Stephen Carley

Document Type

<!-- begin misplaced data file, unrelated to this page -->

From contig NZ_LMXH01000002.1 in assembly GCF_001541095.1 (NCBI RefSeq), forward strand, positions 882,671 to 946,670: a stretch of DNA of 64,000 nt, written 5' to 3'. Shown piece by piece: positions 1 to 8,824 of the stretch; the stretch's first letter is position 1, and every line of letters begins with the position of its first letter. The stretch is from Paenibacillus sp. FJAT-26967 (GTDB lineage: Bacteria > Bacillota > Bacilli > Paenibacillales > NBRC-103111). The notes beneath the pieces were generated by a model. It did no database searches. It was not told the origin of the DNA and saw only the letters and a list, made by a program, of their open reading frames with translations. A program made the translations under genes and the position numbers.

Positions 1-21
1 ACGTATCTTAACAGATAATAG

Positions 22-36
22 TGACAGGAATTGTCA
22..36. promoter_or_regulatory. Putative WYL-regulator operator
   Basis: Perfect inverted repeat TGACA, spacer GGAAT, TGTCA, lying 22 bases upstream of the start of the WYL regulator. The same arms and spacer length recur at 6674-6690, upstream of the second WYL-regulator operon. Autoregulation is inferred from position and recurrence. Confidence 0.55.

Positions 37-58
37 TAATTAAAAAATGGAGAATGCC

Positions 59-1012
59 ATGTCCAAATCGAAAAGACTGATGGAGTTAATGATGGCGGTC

The present international system is broadly thought to consist of nation-states possessing certain essential characteristics: a fixed population and territory, formal equality in external relations and, in nearly all cases, unquestioned domestic authority to conduct its internal affairs in any way it deems fit. That last characteristic, often viewed by historians, legal actors and diplomats as a central and indispensable principle of the international system, is the one most commonly associated with status as a nation-state and, in the language of international law, is understood as the essence of sovereignty. With respect to the internal authority of a sovereign nation-state, few concepts of law in the history of Western or any civilization are viewed in such absolute terms. While slow, progressive strides have been made in humanitarian and human rights law, the orthodox core of international law maintains that such trends are mere outgrowths of the positive and consensual law of sovereign states. Sovereignty is therefore viewed as a fixed star, around which all other forces in international law and political affairs must move. When inquiries are made into the source of international law’s slavish adherence to internal sovereignty, the inquisitor is invariably referred to the Treaties of Westphalia of 1648, the ostensible foundation for the orthodox view of international law. However, as is explored in the work that follows, emerging historical scholarship and a closer view at the treaties themselves contradict the orthodox perspective on a number of serious and substantive points. Despite its dubious historical account, the orthodox view has permanently influenced the development of international theory and law, particularly as applied to the domestic jurisdiction clause of the Charter of the United Nations. The Charter’s travaux preparatoires reveal that the post-World War II Great Powers utilized the false historical and normative assumptions of the orthodox Westphalian view to eviscerate meaningful provisions for humanitarian intervention, a consequence of the myth of Westphalia that can be felt even today.